Saudi Arabia’s central bank reserves rose for the first time in over a year, even as low oil prices hinder government efforts to overall an economy dependent on energy exports.
Net foreign assets at the Saudi Arabian Monetary Agency increased to US$493.2 billion in June from $491.7bn in the previous month, according to a monthly report published on its website. It was the first increase since May 2016, according to data compiled by Bloomberg.
The rise is surprising, “especially given that the government’s deposits with the central bank continued to fall in the month,” said Monica Malik, the chief economist at Abu Dhabi Commercial Bank. The increase “could be linked to investments strategies of the government and related flows”, she said.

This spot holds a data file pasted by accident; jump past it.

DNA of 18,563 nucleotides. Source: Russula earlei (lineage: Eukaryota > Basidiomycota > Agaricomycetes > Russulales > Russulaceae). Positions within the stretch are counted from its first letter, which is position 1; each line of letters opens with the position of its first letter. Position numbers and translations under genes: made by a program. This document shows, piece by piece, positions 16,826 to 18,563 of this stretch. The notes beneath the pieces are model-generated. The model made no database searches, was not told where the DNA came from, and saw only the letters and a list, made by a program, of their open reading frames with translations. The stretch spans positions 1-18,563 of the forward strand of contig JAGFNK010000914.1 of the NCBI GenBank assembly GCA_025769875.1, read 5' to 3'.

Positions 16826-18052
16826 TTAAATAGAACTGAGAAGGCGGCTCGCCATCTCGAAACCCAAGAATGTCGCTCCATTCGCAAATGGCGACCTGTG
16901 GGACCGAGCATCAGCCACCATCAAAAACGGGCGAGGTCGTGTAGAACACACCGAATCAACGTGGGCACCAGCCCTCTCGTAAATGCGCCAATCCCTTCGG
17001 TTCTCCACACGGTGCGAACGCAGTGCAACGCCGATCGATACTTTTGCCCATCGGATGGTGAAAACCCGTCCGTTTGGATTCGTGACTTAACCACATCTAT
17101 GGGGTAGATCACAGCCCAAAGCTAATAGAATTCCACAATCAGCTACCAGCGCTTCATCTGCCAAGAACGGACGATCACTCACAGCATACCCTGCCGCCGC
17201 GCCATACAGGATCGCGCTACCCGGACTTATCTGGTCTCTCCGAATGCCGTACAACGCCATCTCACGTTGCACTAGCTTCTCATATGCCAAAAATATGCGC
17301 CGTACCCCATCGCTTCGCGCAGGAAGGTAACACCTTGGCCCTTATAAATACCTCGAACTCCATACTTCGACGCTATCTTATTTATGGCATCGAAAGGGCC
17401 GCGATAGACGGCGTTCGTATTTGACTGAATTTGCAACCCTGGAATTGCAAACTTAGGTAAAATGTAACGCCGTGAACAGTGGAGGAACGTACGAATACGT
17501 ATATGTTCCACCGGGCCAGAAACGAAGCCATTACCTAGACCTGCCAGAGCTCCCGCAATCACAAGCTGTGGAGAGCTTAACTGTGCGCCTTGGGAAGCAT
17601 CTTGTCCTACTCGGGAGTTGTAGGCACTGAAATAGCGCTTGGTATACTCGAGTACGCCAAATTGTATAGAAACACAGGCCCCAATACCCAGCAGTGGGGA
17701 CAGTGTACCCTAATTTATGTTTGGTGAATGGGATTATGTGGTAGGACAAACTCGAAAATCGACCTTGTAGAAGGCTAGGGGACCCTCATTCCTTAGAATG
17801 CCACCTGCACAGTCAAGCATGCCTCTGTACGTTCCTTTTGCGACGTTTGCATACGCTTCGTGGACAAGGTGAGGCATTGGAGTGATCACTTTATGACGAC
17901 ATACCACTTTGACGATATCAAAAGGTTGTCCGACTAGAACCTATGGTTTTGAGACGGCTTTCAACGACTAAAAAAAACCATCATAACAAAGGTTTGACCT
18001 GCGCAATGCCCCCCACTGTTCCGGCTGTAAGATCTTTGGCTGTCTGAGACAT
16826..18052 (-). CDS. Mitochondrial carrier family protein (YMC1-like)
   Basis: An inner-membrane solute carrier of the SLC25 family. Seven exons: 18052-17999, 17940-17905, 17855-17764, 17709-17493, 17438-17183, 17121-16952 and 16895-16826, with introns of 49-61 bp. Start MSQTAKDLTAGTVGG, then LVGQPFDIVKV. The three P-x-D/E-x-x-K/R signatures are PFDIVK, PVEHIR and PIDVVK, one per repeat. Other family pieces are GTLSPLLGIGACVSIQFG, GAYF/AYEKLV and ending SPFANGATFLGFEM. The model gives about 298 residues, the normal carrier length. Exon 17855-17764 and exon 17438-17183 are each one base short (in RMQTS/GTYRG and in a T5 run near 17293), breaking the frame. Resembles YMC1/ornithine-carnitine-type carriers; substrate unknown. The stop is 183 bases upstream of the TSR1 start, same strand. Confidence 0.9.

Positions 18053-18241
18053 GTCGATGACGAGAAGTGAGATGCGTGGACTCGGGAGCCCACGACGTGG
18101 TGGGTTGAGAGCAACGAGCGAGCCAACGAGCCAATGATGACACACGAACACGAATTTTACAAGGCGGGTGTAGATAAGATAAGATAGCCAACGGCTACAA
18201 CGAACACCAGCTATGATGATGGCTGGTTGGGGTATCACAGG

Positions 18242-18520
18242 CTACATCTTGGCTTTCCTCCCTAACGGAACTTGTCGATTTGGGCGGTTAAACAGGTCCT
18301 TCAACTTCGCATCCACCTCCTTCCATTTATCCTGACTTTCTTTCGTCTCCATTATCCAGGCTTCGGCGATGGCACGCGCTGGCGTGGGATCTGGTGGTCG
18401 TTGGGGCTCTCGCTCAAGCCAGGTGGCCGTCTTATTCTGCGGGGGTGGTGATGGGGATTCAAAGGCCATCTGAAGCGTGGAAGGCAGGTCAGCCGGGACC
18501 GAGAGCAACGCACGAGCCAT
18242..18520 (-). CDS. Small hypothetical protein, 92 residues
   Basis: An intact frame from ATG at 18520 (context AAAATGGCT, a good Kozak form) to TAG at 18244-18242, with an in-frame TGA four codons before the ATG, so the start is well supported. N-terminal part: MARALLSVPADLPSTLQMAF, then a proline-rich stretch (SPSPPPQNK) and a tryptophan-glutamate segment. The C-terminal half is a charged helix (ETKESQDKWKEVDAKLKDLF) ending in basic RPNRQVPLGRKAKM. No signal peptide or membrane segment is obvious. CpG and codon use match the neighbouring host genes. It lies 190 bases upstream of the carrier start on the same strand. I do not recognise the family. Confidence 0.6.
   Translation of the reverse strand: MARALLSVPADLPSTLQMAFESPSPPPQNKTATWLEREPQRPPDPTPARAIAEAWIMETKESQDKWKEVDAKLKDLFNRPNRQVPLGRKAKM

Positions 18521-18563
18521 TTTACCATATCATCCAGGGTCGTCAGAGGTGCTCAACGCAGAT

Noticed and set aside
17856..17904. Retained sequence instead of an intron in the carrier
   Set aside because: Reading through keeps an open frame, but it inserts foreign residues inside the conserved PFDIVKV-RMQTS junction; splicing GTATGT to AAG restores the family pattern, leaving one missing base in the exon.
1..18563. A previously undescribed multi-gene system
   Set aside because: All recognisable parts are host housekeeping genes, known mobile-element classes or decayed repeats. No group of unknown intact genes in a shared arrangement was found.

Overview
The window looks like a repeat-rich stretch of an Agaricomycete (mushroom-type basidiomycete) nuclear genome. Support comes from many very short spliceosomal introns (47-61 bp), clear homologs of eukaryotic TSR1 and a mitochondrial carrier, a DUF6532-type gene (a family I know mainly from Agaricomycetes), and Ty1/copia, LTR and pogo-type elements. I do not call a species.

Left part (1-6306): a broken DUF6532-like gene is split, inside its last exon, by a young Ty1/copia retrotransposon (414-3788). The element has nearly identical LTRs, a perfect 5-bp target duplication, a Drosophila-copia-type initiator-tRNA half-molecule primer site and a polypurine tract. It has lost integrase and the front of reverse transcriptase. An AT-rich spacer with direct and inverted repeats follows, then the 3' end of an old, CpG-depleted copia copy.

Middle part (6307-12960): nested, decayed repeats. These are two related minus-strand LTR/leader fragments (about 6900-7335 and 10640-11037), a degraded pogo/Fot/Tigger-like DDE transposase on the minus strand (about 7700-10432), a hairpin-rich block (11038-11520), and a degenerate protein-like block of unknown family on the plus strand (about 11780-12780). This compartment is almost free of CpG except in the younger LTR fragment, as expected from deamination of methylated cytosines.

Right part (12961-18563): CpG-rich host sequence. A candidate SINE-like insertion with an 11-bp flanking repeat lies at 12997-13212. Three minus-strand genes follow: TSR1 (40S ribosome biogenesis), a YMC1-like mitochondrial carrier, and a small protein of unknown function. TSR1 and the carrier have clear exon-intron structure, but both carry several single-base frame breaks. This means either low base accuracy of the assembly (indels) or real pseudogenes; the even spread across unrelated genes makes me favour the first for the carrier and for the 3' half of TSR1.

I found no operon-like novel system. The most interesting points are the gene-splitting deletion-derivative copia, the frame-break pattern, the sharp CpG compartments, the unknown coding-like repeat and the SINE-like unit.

The IMF on Friday lowered its forecasts for Saudi economic growth this year to “close to zero” due to lower crude prices and austerity measures. The economy contracted in the first quarter for the first time since 2009, illustrating the scale of the challenge facing the crown prince Mohammed bin Salman, as he implements his blueprint for a transition away from oil dependency.
Saudi foreign assets climbed as high as $737bn in August 2014 before beginning a steady decline as the kingdom’s revenue from oil sales dropped.